International Skyline: Cities as Global Actors
Since the unification of Italy’s city-states, shortly before the turn of the 20th century, diplomacy has largely ignored cities. But something is changing. Perhaps it was the UN’s 2007 declaration that more of humanity now lives in cities than not and the World Economic Forum’s 2014 assessment that “cities are the lifeblood of the global economy,” or the recent flood of books that either celebrate cities as triumphs of human progress or raise alarms about the spread of urban slums. Cities are back on the global agenda. And cities are emerging as independent international actors in new ways.
A city is a surprisingly hard thing to define. Academics debate what actually constitutes a “city.” Statisticians use disparate numbers to suggest trends. And policy-makers — particularly in the developing world — often avoid the question altogether. The urbanization academics Neil Brenner and Christian Schmid, building on the work of the French urban theorist Henri Lefebvre, have proposed that to define cities we should rely less on size and consider instead other characteristics of urbanization, notably a simultaneous “concentration and extension.” Brenner and Schmid argue that cities are concentrated — or agglomerated — as “a complicated, constantly thickening web of economic, social, and ecological connections” and extend by “radiat[ing] outwards . . . via dense webs of relations to other places.” Increasingly, those “other places” are overseas.
The most robust example of this “concentration and extension” is the C40 Cities Climate Leadership Group. Agglomerated into a network, the C40 comprises 75 large cities — which collectively produce 25% of global GDP — joining ranks to address climate change. The group’s work at global climate change meetings has already paid dividends: the 2010 COP 16 included a formal statement acknowledging cities as key stakeholders in the global discussion, and in 2014 the UN endorsed the Global Compact of Mayors to reduce GHG emissions. Global networks of cities are emerging on other transnational issues as well, including infrastructure and technology.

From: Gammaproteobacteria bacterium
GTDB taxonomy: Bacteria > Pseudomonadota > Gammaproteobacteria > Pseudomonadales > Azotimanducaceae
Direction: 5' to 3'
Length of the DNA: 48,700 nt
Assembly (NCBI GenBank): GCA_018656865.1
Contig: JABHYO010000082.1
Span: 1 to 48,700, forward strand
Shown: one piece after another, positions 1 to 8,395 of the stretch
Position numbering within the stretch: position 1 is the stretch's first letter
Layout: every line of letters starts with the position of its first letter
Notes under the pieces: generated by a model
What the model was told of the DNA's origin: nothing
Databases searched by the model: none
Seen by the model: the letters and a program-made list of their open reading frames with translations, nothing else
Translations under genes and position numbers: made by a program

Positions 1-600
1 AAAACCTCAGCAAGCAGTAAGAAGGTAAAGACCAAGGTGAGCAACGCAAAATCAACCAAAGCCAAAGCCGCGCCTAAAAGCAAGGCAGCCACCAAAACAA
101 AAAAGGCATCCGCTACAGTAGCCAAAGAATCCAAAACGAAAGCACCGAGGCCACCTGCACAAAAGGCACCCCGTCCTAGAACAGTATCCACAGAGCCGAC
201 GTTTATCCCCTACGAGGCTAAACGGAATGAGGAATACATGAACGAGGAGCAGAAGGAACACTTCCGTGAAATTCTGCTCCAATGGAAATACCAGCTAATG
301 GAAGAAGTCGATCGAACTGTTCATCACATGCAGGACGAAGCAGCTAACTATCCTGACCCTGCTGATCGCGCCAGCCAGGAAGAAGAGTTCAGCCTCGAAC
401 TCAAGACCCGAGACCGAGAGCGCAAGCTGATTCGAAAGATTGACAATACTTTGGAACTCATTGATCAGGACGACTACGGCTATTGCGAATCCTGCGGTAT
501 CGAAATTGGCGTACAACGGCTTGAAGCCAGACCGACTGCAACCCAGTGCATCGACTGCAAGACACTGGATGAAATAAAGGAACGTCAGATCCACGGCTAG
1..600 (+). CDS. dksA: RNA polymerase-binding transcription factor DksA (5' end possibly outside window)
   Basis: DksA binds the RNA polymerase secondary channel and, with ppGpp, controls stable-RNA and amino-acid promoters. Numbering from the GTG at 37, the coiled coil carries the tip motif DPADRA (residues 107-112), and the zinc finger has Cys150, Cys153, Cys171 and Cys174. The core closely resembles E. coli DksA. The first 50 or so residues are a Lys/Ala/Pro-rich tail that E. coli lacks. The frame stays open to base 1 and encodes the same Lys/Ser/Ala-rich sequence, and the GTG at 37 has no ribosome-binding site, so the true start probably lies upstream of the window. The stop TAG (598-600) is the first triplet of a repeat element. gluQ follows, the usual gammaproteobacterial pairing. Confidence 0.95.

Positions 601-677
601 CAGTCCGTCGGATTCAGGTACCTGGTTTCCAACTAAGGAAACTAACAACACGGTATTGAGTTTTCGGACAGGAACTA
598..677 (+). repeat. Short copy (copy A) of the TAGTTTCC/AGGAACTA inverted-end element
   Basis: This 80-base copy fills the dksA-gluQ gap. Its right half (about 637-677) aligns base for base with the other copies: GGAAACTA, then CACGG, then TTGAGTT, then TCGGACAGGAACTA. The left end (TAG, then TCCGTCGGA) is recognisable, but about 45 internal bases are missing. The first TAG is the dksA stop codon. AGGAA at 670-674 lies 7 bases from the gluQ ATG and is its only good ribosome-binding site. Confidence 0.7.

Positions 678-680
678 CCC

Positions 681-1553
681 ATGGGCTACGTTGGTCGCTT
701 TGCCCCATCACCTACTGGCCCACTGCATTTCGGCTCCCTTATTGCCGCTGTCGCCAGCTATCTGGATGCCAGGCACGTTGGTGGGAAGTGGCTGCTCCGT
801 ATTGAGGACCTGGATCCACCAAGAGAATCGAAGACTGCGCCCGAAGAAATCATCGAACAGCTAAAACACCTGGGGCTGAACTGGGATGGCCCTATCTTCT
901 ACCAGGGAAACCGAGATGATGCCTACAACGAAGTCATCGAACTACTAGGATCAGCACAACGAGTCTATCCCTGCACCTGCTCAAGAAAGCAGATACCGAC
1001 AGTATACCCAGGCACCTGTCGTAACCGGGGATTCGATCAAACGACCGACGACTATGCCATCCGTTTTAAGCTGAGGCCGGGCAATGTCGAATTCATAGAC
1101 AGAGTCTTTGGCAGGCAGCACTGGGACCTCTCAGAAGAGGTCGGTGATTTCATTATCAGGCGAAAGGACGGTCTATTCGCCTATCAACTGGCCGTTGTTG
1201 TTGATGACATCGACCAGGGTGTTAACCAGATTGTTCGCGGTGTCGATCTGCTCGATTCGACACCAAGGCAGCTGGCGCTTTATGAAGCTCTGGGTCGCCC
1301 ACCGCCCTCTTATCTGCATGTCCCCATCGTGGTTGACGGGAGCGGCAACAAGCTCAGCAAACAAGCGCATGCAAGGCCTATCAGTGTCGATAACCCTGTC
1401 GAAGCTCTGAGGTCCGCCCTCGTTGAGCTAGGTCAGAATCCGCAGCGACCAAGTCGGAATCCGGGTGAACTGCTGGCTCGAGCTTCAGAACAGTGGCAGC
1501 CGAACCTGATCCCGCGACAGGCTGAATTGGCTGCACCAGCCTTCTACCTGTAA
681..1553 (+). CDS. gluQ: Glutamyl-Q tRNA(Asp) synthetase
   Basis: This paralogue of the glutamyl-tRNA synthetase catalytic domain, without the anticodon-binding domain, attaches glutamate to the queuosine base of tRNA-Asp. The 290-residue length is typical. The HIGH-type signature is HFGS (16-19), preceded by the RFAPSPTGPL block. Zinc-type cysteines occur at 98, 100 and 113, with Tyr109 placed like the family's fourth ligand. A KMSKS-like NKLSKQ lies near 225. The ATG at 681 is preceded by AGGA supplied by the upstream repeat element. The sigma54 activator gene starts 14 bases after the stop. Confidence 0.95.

Cities are seen as independent. They don’t carry the same baggage as nation-states on the field of international engagement. New York City isn’t the United States, Guangzhou isn’t China, Istanbul isn’t Turkey. In foreign policy terms, cities are non-state actors. As such, they can engage internationally in different ways from their home countries; this is often called “paradiplomacy.”
Beyond helping facilitate apolitical inter-city connections through sister city programs, international visits, and cultural exchanges, the leaders of many politically and economically important cities conduct diplomacy themselves. Their engagement can even complement the diplomatic work of national governments. They can, for example, promote reformist agendas by raising justice and equality issues with the progressively-minded mayor of a city in a country otherwise considered illiberal in ways their national-level counterparts cannot. Many city leaders are in a better position to make policy changes that directly affect their citizens’ lives than their national counterparts, including the promotion of political space and human rights.
The relationship between federal and city governments isn’t frictionless, of course. Federal governments largely ignore cities, and city governments often denounce federal policies, particularly on economic and immigration issues. On international issues, however, federal and city governments have much to gain from strategic partnerships. Federal governments would be well-served to see globally-minded mayors as resources, and to understand the international issues that affect cities. And city governments have the potential to increase their own legitimacy and access global financing for local initiatives by leveraging the diplomatic influence of federal governments — when seeking money from international financial institutions for infrastructure development, for instance, or working with UN agencies on cultural and historical preservation efforts.